Thursday, October 8, 2009

Slide versus Negative (Fujifilm Velvia 50 vs Fujifilm Pro 160S)

Beach Chair
For this comparison, I shot the same subject first with Fujifilm Pro 160S and then with Velvia 50. It was made on July 14th, 2009 at 10 pm using a 80mm lens. I shot a backlit and high-contrast scene because I was curious about the larger latidude and tonal range that low contrast negative film like Fuji 160S is said to offer.
I took an incident reading at the beach chair in camera direction. For negative film, I reduced the exposure by a little more than one stop because of the back lighting and larger exposure latitude. I shot the 160 ASA negative thus at f/16 and 1 second (EV 8). The 50 ASA slide was shot at f/16 and 8 seconds (EV 5) without compensation because I shot it a little later and the sun was already set. The shot with Velvia 50 is shown above. The result with negative film is shown below.
The subject contrast is too large for both, slide and negative film. The negative still captures the sea, the sun and the sky. In the slide, the beach chair and the beach itself are exposed correctly, but the sky and the sea are intentionally overexposed. The slide is completely white here. Looks like there is nothing beyond the beach which looks much more interesting to me than a dull sun, sea and sky visible in the negative film.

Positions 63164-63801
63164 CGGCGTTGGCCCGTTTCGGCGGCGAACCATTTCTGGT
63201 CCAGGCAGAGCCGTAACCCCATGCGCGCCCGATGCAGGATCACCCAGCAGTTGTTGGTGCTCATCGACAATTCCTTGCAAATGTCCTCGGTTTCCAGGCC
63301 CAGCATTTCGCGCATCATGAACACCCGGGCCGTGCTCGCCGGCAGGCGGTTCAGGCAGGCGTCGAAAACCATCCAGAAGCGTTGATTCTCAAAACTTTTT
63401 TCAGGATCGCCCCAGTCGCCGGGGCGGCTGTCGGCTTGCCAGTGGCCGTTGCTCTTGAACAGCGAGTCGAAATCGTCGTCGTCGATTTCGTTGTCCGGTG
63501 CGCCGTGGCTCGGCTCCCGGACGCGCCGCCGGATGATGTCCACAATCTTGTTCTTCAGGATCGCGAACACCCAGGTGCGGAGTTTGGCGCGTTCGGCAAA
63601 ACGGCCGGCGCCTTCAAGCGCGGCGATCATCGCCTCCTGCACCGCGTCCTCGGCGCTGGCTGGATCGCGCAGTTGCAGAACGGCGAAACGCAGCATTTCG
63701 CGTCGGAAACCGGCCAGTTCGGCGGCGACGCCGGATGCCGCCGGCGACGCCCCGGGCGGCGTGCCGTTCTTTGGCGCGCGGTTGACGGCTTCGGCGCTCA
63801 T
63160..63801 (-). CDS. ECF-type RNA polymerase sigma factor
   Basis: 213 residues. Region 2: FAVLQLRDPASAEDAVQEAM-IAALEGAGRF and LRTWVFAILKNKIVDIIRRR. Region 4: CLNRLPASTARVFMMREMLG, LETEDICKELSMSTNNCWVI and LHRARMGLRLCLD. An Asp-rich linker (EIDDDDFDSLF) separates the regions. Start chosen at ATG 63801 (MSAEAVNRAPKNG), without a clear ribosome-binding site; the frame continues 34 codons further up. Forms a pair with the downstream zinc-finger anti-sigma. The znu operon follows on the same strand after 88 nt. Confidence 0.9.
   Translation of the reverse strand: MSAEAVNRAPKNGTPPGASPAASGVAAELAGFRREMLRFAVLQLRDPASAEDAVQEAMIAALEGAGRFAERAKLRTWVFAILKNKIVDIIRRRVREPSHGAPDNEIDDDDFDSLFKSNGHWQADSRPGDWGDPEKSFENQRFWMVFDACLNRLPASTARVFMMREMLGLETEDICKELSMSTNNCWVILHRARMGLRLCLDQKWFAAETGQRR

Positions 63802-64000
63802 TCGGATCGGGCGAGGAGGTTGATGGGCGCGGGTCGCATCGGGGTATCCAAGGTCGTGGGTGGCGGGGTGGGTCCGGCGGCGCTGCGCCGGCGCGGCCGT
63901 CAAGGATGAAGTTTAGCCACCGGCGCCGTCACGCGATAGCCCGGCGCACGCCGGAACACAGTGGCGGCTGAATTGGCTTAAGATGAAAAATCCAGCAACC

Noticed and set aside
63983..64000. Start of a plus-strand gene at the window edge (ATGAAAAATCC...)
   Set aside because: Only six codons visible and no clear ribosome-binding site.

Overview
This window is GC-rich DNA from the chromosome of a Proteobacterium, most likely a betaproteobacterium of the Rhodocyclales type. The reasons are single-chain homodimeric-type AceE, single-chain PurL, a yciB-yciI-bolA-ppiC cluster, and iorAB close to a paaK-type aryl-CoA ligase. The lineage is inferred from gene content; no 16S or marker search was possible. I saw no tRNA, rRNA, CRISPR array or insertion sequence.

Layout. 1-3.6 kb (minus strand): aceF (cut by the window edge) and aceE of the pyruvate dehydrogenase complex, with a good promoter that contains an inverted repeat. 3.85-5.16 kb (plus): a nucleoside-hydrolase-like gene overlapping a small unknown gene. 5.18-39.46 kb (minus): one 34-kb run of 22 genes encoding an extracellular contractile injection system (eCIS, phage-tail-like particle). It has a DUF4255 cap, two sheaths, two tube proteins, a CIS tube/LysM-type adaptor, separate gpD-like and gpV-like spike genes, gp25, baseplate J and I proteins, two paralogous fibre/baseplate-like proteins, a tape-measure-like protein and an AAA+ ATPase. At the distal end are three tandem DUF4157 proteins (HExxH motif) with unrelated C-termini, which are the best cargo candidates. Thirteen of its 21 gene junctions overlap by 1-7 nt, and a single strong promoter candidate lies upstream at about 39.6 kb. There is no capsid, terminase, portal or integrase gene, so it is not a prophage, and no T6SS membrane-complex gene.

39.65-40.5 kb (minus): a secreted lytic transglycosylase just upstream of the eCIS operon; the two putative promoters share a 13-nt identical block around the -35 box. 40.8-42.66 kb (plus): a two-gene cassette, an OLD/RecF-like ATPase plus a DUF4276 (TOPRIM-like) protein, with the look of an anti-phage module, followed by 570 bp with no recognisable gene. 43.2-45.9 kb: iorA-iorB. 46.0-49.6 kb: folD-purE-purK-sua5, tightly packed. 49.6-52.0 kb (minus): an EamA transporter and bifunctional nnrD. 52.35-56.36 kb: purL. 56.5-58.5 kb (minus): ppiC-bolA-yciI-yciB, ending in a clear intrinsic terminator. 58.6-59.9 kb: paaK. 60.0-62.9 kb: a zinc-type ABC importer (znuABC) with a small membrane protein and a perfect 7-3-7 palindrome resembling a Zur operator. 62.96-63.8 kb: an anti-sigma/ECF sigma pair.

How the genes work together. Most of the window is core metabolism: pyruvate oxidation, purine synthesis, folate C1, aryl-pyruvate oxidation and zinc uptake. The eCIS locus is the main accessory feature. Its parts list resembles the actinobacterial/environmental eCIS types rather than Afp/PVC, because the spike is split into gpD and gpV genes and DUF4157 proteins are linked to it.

The following comparison shows a crop of the left side of each image, scaled to 50 percent. Upper part: negative, lower part: slide. Velvia looks much more vivid but not sharper. There is more shadow detail due to the over exposure but negative film does not have any better highlights.

The next example shows part of the beach, the sea and the beach chair (click to see original file). Some clipped highlights are visible at the top of the beach chair but again the color looks much more vivid. I also increased the contrast of the image from the negative film by adjusting the curves, but I was not able to obtain the same or even similar result as with Velvia. Therefore it cannot be contrast alone which makes the image appear brighter and more detailed.

Negative film is able to capture high contrast scenes and still shows detail in the shadows and highlight but this does not mean that the image looks any better. To me, slide film looks much better in this case. Sharpness is the same, both in 50% and 100% view. These and some more images are collected in this Flickr album.

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